Saudis from home renters to home owners, and to help spur housing formation in
Saudi Arabia.
Growing population, increased urbanization, strong demand for housing and rising
income supports the market for sales of residential furniture, which is estimated to
be USD 1.7bn in 2011 and expected to rise 10 percent annually until 2015.
Commercial furniture sales were estimated to be USD 216mn last year.
App. 70 percent of Saudi furniture sold are imported partially due to the gap
between the rising demand and lack of local production.

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Clothing & footwear is the biggest non-food retail sales industry and was worth
app. USD 9,7bn in 2011. Going forward the market is expected to rise 6 percent
annually in 2012 – 2016.
According to sources, women’s clothing accounts for app. 45 percent of the
market. Although women have to wear the abaya1 in public, clothes are bought for
wearing in private or in environments solely for women. A market for designed
and styled abayas is also emerging.
Women in Saudi Arabia also tend to focus more on buying clothing and footwear
that is special, customized or personal. In general, Saudi women have enough
money to buy expensive dresses by Chanel or D&G. So in order to express their
wealth, they differentiate themselves from their female friends by purchasing high-
end cloth and footwear.
The leading clothes retailer is Fawaz al-Hokair, which has more than 50 franchises
of international brands and operates 750 fashion stores.
The market for skin care products is estimated to grow app. 9 – 10 percent
annually and is expected to reach USD 480mn by 2014. Skin whitening products
and anti-ageing creams as well as lotions are traditionally high selling items. Last
year Saudi women spent app. USD 2.4mn on cosmetics, and it is projected that the
market will grow by 11 percent this year.
Saudi women are viewed as being one of the most beauty-conscious in the Middle
East region. It is estimated that Saudi women spend more money in cosmetics and
hair products per capita than no other women in the world. Beauty products
focused on men have traditionally been deodorants, shaving creams and hair gels,
but a new trend suggests that a more beauty conscious man might be emerging,
requiring a new and broader spectrum of beauty products.
The market is dominated by high-end brands such as Chanel and Christian Dior as
well as Proctor & Gamble and Unilever. Anwal United Trading is a leading retailer
of cosmetics with 125 stores.
The market for hygiene products, such as soap and cleaners, is estimated at USD
4.2bn and is expected to grow by more than 8 percent annually until 2016. This
sector is also represented by multinational corporations such as Proctor & Gamble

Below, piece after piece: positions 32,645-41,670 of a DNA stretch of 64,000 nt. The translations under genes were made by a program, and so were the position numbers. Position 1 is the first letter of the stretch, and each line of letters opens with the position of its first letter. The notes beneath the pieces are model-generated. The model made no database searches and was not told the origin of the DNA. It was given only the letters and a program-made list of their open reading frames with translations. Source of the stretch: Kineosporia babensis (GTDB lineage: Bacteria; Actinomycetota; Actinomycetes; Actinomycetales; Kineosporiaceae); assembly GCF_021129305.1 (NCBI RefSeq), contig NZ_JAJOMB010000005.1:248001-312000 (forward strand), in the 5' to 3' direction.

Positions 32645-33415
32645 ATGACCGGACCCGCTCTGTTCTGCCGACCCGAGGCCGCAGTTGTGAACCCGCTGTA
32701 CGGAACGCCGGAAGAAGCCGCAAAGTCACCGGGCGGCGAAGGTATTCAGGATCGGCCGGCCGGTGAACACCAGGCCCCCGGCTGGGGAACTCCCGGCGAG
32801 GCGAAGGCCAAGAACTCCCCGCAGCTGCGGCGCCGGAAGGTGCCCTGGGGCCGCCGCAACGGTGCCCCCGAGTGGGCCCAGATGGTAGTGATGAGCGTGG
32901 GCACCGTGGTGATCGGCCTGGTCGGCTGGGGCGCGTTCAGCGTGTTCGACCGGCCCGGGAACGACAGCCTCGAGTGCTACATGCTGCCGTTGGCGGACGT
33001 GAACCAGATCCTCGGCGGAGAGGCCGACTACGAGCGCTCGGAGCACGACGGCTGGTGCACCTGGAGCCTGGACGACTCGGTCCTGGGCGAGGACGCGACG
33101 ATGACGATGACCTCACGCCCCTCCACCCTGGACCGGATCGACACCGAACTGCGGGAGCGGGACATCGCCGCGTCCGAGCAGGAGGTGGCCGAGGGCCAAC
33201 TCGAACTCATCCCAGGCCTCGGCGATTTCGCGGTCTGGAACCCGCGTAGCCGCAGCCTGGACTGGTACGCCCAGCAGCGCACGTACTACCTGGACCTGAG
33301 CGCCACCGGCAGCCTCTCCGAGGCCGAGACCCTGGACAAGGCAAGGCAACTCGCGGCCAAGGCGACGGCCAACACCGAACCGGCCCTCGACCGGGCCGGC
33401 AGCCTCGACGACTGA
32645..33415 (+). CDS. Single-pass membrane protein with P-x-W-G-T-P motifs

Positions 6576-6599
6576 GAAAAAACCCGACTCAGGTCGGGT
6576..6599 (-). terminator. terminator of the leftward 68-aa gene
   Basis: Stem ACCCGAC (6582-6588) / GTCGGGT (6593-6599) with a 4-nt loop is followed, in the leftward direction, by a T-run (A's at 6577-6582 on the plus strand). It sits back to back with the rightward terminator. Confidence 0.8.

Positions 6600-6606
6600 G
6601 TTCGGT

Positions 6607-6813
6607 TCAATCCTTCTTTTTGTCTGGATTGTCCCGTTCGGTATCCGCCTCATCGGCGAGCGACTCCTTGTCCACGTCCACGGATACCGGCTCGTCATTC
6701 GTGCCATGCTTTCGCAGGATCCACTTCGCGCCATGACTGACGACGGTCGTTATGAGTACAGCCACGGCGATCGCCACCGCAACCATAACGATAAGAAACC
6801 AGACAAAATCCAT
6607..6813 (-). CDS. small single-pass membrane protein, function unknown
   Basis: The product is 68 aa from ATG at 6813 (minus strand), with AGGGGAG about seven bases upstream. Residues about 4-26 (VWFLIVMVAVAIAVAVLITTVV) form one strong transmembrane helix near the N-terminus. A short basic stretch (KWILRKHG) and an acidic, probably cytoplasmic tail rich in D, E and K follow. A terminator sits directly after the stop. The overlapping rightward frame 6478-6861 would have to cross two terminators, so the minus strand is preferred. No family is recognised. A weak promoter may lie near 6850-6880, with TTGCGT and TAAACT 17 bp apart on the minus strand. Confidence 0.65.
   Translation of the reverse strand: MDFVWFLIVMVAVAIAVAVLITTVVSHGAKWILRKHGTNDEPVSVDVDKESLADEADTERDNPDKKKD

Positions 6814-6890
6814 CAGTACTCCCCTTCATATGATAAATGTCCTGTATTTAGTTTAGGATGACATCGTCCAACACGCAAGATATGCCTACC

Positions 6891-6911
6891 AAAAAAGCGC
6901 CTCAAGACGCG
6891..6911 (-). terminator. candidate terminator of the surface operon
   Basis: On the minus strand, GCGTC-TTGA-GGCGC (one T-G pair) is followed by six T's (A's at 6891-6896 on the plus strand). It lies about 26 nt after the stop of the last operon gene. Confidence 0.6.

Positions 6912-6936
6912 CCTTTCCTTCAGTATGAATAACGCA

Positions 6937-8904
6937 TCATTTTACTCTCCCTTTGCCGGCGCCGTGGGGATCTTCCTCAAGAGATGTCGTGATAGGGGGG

and Unilever.
The Saudi Arabia jewelry market is characterized by two sales segments. One
segment is the international retailers that have franchises and shops in malls. The

1An outer garment worn by women. It is long-sleeved, floor-length, and is worn from either the shoulder
or the top of the head.
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The Trade Council
Tel.: + 966 1 488 0101
Fax: + 966 1 488 1366
E-mail: ruhamb@um.dk
other segment is the local goldsmiths that craft jewelry. In the first quarter of 2012,
Saudi Arabia consumed app. 10 tons of jewelry, which ranks it among the top 10
consumers of jewelry in the world. This should be compared to the US and UAE,
which consumed respectively 17.6 tons and 15.9 tons of jewelry in the same period.

Market evaluation
All four areas of furniture, jewelry, clothing and cosmetics are expected to show
strong growth going forward. The possibilities for Danish companies lie in the
high-end brands, because the low-end market is primarily fulfilled and dominated
by products from East Asia or local production.

Focus should in general be on unique, diversified and customized products, since

Saudis in general can afford more dear products. The way the Saudis show their
wealth is through buying products that has been personalized or originate from
smaller unknown producers of good exclusive quality products.

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The Trade Council
Tel.: + 966 1 488 0101
Fax: + 966 1 488 1366
E-mail: ruhamb@um.dk
The Trade Council is a part of the Ministry of Foreign Affairs and is the official export and investment
promotion agency of Denmark. The Trade Council benefits from around ninety Danish Embassies,
Consulates General and Trade Commissions abroad. The Trade Council advises and assists Danish
companies in their export activities and internationalisation process according to the vision: Creating
Value All the Way.

The work in the Trade Council follows specific procedures and quality guidelines. In this way our
customers are secured the best possible quality under the varying working and market conditions at any
given point of time.

Ministry of Foreign Affairs of Denmark

Eksportrådet, Danmarks Ambassade i Riyadh

The Trade Council
Tlf: +966 1 488 0101Fax: +966 1 488 1366
E-mail: ruhamb@um.dk

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The Trade Council
Tel.: + 966 1 488 0101
Fax: + 966 1 488 1366
E-mail: ruhamb@um.dk